Stitching Times serves up stories, examples and tutorials about needlework related crafts, especially quilting and crochet. Almost all of the projects shown have been designed by Kay Stephenson

Friday, February 15, 2013

Fabric Friday: Batiste

Batiste [buh-teest] is a very fine and light weight balanced plain weave fabric, which is opaque. It is breathable and lends itself to pleating and pretty gathers, and so is prized for high end summer weight blouses, and lingerie.
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Made of cotton or a wool cotton blend (though now often made of rayon and polyester as well) Batiste is also used for window panels, and baby items - especially christening gowns. It is believed that Cambric was the predecessor to batiste and was at that time always made of linen. 

The name derives from the Flemish word Cambrai and was made in the region that became part of France in 1677. The French word for the same fabric was batiste. Batiste is often said to have been invented in the 13th century (or later) by Jean Baptiste, a French linen weaver. However, we find no historical evidence to support this connection.

Our modern day fabrics are often misnamed and further confused by the wide array of fiber contents. Batiste made of all cotton (especially combed or carded cotton) is finer and more expensive than synthetic products. Organdy, which is the same fiber content and weave as batiste, differs in the finishing. It receives and acid wash which makes it more transparent and lustrous.
You may also be familiar with ribbon called organdy. Though there are some high quality ribbons woven and processed just as their larger fabric counterparts. Most of the ribbon you will see in craft and fabric shops is going to be synthetic polyester and for many decorating applications that is just fine.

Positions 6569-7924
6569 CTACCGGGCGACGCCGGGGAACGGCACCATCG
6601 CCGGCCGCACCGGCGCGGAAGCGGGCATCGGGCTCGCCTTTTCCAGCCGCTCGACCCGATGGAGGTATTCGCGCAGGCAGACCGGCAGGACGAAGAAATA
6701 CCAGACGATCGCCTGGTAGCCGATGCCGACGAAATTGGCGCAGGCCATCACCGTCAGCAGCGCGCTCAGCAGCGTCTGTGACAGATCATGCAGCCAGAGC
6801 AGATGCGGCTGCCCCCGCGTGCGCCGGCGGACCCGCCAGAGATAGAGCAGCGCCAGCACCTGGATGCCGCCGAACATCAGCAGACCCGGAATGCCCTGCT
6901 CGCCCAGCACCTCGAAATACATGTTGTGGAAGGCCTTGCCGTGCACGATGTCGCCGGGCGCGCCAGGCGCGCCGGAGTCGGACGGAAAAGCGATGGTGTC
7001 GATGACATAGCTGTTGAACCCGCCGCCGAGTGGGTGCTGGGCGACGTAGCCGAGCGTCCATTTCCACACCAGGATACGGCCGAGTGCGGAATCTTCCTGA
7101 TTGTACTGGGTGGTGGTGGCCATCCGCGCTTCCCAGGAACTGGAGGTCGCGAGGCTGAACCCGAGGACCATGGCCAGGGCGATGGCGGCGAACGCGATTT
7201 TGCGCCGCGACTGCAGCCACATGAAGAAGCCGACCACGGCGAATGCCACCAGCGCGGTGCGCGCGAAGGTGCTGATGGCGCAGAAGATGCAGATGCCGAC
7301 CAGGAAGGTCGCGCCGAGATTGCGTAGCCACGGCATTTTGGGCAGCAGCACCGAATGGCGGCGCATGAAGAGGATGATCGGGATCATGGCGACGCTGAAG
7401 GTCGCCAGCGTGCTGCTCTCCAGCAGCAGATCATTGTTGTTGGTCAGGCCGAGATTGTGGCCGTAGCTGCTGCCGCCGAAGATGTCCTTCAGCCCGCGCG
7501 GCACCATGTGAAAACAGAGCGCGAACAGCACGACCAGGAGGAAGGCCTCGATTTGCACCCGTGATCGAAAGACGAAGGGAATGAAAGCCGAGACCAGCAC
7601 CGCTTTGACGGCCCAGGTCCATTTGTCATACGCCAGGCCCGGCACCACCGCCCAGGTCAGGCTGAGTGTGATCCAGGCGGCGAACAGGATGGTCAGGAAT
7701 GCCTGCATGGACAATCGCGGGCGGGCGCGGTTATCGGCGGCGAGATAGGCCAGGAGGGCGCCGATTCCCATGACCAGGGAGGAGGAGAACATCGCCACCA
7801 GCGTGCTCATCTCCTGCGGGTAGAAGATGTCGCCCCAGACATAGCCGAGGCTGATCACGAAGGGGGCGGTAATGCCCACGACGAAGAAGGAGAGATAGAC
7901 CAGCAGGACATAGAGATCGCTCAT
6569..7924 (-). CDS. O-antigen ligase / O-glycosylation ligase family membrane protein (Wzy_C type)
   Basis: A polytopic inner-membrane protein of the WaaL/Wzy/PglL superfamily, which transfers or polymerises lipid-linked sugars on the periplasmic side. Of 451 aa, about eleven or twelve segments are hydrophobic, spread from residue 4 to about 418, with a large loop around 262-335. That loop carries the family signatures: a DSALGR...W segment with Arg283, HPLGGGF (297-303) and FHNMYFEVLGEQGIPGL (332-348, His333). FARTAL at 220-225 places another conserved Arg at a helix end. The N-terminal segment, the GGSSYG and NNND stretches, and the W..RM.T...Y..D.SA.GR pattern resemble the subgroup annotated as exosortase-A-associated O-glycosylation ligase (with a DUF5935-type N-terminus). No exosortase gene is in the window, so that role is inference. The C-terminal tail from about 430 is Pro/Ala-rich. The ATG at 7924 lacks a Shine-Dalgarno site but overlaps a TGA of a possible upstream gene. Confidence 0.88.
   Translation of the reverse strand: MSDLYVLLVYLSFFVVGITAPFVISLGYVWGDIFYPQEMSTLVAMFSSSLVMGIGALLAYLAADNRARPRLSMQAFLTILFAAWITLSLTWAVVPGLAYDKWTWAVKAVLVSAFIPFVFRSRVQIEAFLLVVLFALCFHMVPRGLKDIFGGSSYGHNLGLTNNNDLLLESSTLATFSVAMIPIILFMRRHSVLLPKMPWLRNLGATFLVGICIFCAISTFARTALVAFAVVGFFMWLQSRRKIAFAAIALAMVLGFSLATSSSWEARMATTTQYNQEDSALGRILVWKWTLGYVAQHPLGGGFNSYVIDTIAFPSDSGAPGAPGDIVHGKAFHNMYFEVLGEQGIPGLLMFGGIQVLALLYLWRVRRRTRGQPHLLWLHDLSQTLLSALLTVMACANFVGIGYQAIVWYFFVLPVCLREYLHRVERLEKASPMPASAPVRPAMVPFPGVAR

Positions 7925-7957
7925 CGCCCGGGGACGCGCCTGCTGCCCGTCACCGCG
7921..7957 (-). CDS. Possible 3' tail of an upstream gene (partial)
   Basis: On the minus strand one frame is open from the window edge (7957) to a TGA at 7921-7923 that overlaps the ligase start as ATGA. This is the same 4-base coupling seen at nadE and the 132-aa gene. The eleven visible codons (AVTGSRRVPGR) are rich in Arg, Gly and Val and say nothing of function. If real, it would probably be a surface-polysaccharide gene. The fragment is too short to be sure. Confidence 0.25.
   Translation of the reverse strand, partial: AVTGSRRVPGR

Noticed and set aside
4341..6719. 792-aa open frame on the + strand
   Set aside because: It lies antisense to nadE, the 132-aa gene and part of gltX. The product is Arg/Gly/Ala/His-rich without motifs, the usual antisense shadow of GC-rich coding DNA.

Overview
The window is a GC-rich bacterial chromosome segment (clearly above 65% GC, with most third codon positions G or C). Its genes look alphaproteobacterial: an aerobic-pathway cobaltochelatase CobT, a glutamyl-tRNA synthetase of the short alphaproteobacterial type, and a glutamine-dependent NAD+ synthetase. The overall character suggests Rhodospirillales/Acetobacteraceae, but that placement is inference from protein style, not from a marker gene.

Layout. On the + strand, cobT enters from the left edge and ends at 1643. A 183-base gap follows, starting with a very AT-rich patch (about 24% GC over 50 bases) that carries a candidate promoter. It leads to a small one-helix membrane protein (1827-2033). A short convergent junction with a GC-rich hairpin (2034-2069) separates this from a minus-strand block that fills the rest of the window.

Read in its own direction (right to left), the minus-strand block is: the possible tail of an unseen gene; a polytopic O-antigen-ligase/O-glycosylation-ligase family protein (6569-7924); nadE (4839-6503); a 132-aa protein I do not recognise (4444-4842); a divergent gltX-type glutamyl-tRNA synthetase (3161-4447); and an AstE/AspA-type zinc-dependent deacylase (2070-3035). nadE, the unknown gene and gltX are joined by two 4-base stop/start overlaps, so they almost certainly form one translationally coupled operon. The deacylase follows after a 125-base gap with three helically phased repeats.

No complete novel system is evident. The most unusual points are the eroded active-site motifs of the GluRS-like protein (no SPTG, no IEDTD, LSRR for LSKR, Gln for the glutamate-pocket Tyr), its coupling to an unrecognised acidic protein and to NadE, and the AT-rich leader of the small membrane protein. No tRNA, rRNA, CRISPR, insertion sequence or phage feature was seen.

Organza, another similar appearing fabric, is actually made of silk. Cotton lawn is also similar to batiste, but is generally made of a slightly looser weave resulting in a softer fabric. The name lawn, by the way, comes from the French Laune and was originally produced in Laon in France.

The history of this fabric is even more complicated by the fact that England banned the import of batiste from France at one time in favor of imports from their colony in India. This change resulted in the Indian fabric called Nainsook [neyn-soo k], which is similar in fiber content and weave, being called batiste. 

And then there is voile [voil; French vwal]. Voile, from the old French word for veil, is more like lawn than batiste (that is a looser weave and perhaps the thread is not quite so fine), but it is a bit stiffer than lawn. Both lawn and voile take dye well and are more likely to have printed designs, where batiste is almost always a solid color (white, ivory or other pastels are most common)

All of this history is interesting, but the most important thing to know is that fine cotton batiste and less expensive synthetic substitutes are readily available, and ideal for clothing, sheer draperies, and lightweight linings – especially for clothing that must be lined but where maintaining breathability is desired. It is also suitable for fine needlework, handkerchiefs, etc. Today some of the finest come from Switzerland, and organic cotton fabric is also available.

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